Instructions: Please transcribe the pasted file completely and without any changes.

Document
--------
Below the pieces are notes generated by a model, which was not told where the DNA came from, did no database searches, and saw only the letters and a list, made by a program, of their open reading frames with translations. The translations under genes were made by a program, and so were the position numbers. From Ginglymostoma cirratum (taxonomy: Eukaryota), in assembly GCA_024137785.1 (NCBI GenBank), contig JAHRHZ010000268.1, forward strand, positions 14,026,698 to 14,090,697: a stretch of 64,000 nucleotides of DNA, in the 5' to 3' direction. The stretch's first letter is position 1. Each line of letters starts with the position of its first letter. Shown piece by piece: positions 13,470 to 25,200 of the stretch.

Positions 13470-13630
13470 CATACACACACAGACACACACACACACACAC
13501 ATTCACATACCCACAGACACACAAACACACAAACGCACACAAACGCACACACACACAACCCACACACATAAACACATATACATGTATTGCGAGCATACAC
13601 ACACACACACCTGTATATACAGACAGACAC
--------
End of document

Below the pieces are notes generated by a model, which was not told where the DNA came from, did no database searches, and saw only the letters and a list, made by a program, of their open reading frames with translations. The translations under genes were made by a program, and so were the position numbers. From Ginglymostoma cirratum (taxonomy: Eukaryota), in assembly GCA_024137785.1 (NCBI GenBank), contig JAHRHZ010000268.1, forward strand, positions 14,026,698 to 14,090,697: a stretch of 64,000 nucleotides of DNA, in the 5' to 3' direction. The stretch's first letter is position 1. Each line of letters starts with the position of its first letter. Shown piece by piece: positions 13,470 to 25,200 of the stretch.

Positions 13470-13630
13470 CATACACACACAGACACACACACACACACAC
13501 ATTCACATACCCACAGACACACAAACACACAAACGCACACAAACGCACACACACACAACCCACACACATAAACACATATACATGTATTGCGAGCATACAC
13601 ACACACACACCTGTATATACAGACAGACAC